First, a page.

Accelerating Business Growth

Monday, September 11, 2006

“Are Your Customers/Clients Relational or Transactional?”

I was talking with one of my clients last week and they were frustrated having spent the entire day dealing with customer complaints. As we ventured deeper into conversation it lead me down a track of debating his profile of customers.

After 15 minutes of discussion my client said “Royston that’s one of the most insightful discussions we’ve ever had” We then proceeded to create a strategy for what we we’re going to do to make sure he had far more rewarding days in the future.

Why am I telling you this? Well it sparked me into thinking about the content of this week’s post and I new I had to share this information with you.

So the question I posed at the header of the ezine:

“Are Your Customers/Clients Relational or Transactional?”

There are two kinds of customers:

- The Transactional Customer
- The Relational Customer

Now as consumers we can be both of these at different times - we are transactional in some buying situations and relational in others.

For example when I’m buying petrol my buying decision is purely based on when the needle is moving further towards the red! – I’m 100% transactional in my petrol purchase.

Yet when it comes to shopping I always go to Tesco. I just love their business model. So in my shopping habits I’m geared to being a relational customer.

I’m sure you have your favorite restaurant. I bet you go to the same hair salon or have your favorite shop for clothes. Or go to the same gym or are a member of a golf club - you have the point.

So with these two kinds of clients in our minds perhaps it would be worth taking a moment to explore some of the ingredients or traits which make up these different profiles:

A transactional customer is…

+ Thinking short term
+ Focused on getting the most benefit for the least money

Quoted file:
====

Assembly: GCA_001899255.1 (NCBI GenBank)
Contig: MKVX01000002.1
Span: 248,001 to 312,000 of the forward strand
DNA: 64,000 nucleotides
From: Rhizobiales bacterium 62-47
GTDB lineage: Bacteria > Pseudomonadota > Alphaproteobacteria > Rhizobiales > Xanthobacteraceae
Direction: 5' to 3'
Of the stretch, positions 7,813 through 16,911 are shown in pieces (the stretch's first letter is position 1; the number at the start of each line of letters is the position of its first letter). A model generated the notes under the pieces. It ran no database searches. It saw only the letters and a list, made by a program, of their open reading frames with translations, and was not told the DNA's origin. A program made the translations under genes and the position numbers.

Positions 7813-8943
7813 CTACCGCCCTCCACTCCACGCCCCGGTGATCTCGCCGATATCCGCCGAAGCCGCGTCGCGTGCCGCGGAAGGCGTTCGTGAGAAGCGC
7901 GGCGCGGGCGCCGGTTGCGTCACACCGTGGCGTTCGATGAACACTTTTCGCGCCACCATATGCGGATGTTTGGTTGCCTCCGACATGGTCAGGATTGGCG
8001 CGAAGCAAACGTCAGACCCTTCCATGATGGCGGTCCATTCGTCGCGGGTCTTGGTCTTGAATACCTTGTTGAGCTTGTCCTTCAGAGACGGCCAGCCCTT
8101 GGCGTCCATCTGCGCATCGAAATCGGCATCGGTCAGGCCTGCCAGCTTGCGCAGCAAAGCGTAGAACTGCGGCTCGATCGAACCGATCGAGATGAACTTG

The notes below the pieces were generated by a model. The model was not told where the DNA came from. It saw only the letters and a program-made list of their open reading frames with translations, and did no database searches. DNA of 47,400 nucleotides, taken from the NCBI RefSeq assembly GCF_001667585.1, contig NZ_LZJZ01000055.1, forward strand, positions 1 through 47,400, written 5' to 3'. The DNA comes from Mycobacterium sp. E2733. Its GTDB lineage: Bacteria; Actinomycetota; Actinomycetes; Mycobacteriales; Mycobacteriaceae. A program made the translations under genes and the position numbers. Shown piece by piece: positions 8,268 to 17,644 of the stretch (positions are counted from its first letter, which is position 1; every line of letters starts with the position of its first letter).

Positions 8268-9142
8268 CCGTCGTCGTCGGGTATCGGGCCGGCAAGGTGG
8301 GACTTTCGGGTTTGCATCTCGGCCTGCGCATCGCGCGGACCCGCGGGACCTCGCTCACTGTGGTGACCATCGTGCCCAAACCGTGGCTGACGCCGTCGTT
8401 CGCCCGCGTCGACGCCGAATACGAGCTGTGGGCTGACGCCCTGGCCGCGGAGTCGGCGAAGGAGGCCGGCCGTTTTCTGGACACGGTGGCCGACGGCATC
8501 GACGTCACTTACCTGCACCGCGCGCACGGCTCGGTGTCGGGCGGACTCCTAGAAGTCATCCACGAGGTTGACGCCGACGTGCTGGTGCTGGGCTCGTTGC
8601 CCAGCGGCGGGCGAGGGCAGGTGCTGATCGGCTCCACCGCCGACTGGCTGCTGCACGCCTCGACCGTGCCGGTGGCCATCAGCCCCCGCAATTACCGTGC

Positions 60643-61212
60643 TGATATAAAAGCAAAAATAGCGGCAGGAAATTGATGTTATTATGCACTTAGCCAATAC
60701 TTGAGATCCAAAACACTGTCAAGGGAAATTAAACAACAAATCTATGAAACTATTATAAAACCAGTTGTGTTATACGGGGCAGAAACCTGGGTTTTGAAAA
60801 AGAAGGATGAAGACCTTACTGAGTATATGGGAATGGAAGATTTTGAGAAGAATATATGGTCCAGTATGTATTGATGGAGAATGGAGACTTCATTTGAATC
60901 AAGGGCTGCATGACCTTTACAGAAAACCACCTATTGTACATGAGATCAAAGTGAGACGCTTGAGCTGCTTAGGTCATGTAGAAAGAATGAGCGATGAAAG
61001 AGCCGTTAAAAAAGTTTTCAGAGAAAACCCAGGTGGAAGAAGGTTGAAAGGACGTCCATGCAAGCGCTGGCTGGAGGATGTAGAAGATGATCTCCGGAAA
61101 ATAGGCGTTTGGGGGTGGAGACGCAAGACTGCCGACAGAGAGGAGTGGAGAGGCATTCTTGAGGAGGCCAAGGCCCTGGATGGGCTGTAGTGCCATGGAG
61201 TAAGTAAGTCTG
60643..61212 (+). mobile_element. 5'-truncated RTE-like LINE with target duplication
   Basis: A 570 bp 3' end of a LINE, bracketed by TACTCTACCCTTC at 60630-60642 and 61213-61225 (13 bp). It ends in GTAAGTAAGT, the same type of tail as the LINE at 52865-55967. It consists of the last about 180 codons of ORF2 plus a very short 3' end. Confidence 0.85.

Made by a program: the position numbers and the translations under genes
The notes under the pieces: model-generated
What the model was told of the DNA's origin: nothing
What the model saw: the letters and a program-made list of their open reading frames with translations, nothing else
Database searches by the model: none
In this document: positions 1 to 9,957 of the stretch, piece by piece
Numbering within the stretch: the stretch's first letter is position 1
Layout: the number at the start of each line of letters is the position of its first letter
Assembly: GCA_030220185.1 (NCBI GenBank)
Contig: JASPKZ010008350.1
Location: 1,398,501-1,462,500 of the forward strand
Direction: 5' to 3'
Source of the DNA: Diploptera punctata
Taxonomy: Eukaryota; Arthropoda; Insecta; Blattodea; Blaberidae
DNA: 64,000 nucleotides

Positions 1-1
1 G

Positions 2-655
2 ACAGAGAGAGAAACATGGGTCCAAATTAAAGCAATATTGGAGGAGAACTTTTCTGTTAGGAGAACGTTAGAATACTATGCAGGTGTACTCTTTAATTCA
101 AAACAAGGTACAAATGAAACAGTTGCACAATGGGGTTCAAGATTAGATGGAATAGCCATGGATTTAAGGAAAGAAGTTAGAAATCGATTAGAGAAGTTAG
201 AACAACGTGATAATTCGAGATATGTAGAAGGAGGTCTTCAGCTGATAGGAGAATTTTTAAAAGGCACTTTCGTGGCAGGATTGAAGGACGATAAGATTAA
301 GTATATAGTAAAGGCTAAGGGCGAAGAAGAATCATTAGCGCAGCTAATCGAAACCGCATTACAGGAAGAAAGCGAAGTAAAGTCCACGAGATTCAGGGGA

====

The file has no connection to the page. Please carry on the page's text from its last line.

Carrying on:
+ Enjoys the process of research and negotiating and comparison shopping
+ Not looking for an expert. They plan on being their own expert and they’re enjoying the process.
+ Committed to buying from whoever is willing to accept the lowest profit
+ Doesn’t want to hear about service after the sale or how many years you’ve been in business
+ Wants to know ‘what have you done for me today?’

A relational customer is…

+ Looking for an expert – someone they can trust
+ Someone who will talk straight and just solve the problem
+ Someone who tells us directly what it is they need
+ Someone who considers the time spent shopping to be part of the purchase price… And are willing to spend more money to save time.

Pti as a business specialises in how to attract the relational customer – because that is the customer who will be your customer for life!

Your ‘Ideal’ Client Profile…

So – which type of clients do you currently have in your client portfolio?

+ The transactional
+ The relational or…
+ Perhaps a mix?

Which is it you want to attract – both now and in the future? I’m sure you’re already thinking of other criteria you might want to include in your ‘ideal’ profile of client.

Perhaps take some time to write a focused question – brainstorming further ideas to personalise this idea for your business.

Once you’ve established your ‘ideal’ profile of client – and engaged in a number of client retention strategies to keep them – you can then tailor your sales and marketing efforts to attract quality clients through the front door of your business – the number 1 strategy for this being a Systematised Referral Process.

If you’ve not read my ideas on how to create a Systematised Referral Process for your business you can go to and click through to the ezine. In the archive click on ezine 5 which will give you all the details you need.


There you have it – a fascinating idea which perhaps will make you think about your business and future strategy from a different prospective.

Written by Royston Guest, Sales and Marketing Director of Pti International.


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